Casualties could be heavy, says minister

Taliban claim bin Laden 'missing for two days';

US military hints at attacks beyond Afghanistan;

Terror plot 'evidence' revealed soon, says Powell
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The Independent US

America said yesterday it will press on with plans to attack Afghanistan despite claims by the Taliban regime that Osama bin Laden has gone missing.

The pace of America's political and military build-up is quickening, and US officials are hinting broadly that they want to attack targets beyond Afghanistan, possibly in Iraq. British ministers are warning that the death toll may be large, and the conflict long.

John Reid, the Secretary of State for Northern Ireland, warned about the length of the conflict and the risk of British casualties. "We should not underestimate we are in for a long haul. The battle against terrorism will not be won in months, perhaps not even years," he told BBC1's Breakfast With Frost. He admitted Britain could be a target for those behind the US attacks. "We have had thousands of casualties already because of the awful and evil acts that have taken place. I think we have to expect that and we have to be prepared to tolerate that."

The Taliban ambassador to Pakistan, Abdul Salam Zaeef, reported that Mr bin Laden had been missing for two days. Mullah Mohammed Omar, the regime's leader, sent emissaries to tell Mr bin Laden of last week's decision by the country's Muslim clergy that he should leave the country voluntarily. The ambassador said the Taliban had been searching for the past two days "but he has not been traced".

These claims were met with derision in Washington. Condoleezza Rice, President George Bush's national security adviser, said America's determination to launch its "war against terrorism" would not be diluted by such claims, which she said were untrue. "We're not going to be deterred by comments that he may be missing. We simply don't believe it,'' she said.

Donald Rumsfeld, the US Defence Secretary, added: "They know where he is. It's just not believable that the Taliban do not know where the network can be located and turned over and expelled."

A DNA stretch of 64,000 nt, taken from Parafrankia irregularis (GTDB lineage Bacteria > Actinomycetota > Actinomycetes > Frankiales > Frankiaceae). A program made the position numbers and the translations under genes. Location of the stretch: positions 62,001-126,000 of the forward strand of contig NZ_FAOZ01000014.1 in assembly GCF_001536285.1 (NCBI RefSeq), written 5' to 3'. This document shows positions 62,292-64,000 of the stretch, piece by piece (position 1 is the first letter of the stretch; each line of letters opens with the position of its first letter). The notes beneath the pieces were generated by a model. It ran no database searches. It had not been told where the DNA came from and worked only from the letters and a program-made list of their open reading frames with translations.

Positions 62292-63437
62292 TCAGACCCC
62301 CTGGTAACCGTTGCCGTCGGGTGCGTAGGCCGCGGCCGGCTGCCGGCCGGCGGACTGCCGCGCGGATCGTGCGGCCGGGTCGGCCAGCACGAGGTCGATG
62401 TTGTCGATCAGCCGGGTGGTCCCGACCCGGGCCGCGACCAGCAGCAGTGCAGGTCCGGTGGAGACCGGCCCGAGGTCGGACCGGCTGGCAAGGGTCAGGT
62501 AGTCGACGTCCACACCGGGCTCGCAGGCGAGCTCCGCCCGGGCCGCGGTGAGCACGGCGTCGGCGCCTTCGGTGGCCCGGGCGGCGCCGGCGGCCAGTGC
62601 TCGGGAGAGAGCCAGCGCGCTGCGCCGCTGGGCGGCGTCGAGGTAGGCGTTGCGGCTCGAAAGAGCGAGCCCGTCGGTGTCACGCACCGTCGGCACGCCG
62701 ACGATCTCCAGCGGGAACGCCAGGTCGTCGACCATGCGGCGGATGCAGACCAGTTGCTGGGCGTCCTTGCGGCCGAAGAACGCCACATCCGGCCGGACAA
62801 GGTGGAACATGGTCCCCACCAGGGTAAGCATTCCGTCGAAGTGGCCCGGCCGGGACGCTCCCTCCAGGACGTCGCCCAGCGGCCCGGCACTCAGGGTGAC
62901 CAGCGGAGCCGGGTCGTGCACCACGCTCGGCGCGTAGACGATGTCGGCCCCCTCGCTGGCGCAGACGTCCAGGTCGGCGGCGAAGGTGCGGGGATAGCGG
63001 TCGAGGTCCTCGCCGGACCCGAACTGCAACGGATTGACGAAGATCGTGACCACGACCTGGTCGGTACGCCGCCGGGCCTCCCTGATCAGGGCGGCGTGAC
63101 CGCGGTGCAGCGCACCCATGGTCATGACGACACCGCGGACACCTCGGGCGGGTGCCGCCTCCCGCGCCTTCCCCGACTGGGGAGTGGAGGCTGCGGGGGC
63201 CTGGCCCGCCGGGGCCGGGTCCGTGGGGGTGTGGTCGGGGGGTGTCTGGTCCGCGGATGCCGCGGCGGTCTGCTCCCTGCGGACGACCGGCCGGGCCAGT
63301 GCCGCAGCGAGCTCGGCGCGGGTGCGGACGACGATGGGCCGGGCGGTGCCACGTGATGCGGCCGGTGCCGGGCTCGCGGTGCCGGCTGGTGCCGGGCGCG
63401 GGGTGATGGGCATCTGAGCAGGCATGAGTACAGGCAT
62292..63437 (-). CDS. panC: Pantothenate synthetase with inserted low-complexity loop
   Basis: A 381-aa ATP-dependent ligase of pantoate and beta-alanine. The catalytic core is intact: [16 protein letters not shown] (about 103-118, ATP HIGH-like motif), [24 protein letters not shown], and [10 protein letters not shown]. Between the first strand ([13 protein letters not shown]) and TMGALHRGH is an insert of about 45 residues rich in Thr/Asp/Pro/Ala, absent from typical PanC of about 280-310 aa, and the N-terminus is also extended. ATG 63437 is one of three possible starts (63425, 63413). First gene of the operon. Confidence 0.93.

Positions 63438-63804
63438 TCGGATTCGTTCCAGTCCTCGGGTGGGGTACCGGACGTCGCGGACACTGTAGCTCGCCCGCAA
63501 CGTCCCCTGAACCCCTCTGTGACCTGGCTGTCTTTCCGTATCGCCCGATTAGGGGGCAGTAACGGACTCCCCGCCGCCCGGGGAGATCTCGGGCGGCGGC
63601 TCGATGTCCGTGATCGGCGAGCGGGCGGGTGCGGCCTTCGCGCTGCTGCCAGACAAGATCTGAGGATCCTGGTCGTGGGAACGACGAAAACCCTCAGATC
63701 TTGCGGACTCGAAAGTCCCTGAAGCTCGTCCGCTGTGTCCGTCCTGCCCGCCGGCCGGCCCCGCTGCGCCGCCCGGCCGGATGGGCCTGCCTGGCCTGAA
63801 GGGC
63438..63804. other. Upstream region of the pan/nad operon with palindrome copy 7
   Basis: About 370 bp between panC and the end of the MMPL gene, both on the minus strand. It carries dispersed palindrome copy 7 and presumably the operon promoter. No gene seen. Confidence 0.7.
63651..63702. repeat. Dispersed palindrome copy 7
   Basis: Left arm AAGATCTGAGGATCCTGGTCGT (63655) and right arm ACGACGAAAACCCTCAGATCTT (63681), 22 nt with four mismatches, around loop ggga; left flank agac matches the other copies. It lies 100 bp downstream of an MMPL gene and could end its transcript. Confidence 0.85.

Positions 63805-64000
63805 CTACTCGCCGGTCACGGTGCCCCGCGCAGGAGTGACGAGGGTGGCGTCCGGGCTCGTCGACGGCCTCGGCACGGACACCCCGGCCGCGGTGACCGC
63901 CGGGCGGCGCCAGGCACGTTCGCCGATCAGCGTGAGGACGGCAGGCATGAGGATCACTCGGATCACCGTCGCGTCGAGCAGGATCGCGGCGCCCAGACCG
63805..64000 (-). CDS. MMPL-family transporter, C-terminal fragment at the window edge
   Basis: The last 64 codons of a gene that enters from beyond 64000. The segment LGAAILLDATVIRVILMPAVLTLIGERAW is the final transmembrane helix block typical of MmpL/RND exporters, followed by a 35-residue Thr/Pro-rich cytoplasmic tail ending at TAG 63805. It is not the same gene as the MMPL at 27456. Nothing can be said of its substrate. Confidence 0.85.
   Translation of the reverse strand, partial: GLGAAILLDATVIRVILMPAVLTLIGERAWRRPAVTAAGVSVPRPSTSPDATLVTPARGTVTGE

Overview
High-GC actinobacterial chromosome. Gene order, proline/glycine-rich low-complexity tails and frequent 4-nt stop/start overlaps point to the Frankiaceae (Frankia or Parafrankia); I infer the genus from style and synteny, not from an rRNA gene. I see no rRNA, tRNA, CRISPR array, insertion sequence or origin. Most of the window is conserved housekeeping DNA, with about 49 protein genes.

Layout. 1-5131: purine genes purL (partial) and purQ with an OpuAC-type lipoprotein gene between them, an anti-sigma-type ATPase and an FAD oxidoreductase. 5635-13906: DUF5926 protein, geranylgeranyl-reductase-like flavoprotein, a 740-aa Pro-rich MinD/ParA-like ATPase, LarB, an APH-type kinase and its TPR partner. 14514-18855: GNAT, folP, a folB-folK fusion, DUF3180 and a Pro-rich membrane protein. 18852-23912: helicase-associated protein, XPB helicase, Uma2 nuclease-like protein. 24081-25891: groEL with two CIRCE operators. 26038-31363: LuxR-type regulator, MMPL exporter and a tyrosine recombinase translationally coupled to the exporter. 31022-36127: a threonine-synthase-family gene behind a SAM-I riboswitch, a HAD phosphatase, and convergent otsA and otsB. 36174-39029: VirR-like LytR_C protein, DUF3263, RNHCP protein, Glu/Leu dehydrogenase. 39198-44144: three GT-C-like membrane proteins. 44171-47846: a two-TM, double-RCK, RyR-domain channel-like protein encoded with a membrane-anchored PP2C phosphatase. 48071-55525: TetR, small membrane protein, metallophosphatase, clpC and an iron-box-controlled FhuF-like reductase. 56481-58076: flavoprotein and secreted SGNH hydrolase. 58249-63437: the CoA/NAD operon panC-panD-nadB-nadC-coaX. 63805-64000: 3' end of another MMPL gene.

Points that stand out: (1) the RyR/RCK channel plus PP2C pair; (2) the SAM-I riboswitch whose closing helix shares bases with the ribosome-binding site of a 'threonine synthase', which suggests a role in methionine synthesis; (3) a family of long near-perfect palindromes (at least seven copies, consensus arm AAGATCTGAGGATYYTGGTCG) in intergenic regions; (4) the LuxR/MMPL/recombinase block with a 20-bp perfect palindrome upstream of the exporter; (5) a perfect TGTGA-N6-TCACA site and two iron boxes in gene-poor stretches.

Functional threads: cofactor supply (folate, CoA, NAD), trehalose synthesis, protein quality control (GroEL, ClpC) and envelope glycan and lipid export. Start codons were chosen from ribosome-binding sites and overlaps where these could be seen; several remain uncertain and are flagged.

As President Bush ordered the Stars and Stripes that has been flying at half-mast at Camp David to be raised, America said it would soon be able to reveal its evidence linking Mr bin Laden to the 11 September attacks. The Secretary of State, Colin Powell, said: "In the near future, we will be able to put out a document linking him to this attack." Such evidence will be important in securing the support of Islamic countries in any coalition.

As B-52 bombers rolled out and more troops moved equipment into place, America's Middle East allies stepped up to support a military operation. The United Arab Emirates, one of just three countries that recognise the Taliban, cut ties with the regime, and Turkey said it would let American military planes use its airspace and airports. But Saudi Arabia, while supporting Washington, is refusing to allow the Americans to use Saudi air force bases to launch attacks.

A team of Pentagon officials arrived in Islamabad to finalise plans for America to use Pakistani facilities, airspace and intelligence in an attack on Afghanistan. In recognition of the support it has received, the US lifted sanctions against Pakistan and India imposed to punish both countries for their nuclear programmes. Pakistan has agreed to co-operate fully with Washington, despite furious internal disagreement.

Pakistan faces a further heavy burden as more refugees stream out of Afghanistan. The United Nations has said that in a worst-case scenario it expects an additional 1.5 million people to make for Pakistan and Iran, where 3.5 million Afghans have already sought refuge.

The US hinted at military action going beyond Afghanistan, raising fears it intends to strike Iraq. "What we've been doing is getting our capabilities arranged around the world so that [when] the President decides that he has a set of things he would like done, we will be in a position to carry those things out," Mr Rumsfeld said. Asked whether the US would strike Iraq, he would only say: "I think the President has a set of decisions and calculations he has to make." However, Mr Powell is said to be resisting an expansion of US operations, and allies – including Britain – are concerned about the consequences of extending the conflict.

The first casualty of war between the US and the Taliban seems to have been a pilotless plane. America reported that an unmanned spy plane had gone missing over Afghanistan. The Taliban claimed it had shot the plane down but Mr Rumsfeld said this was not certain.

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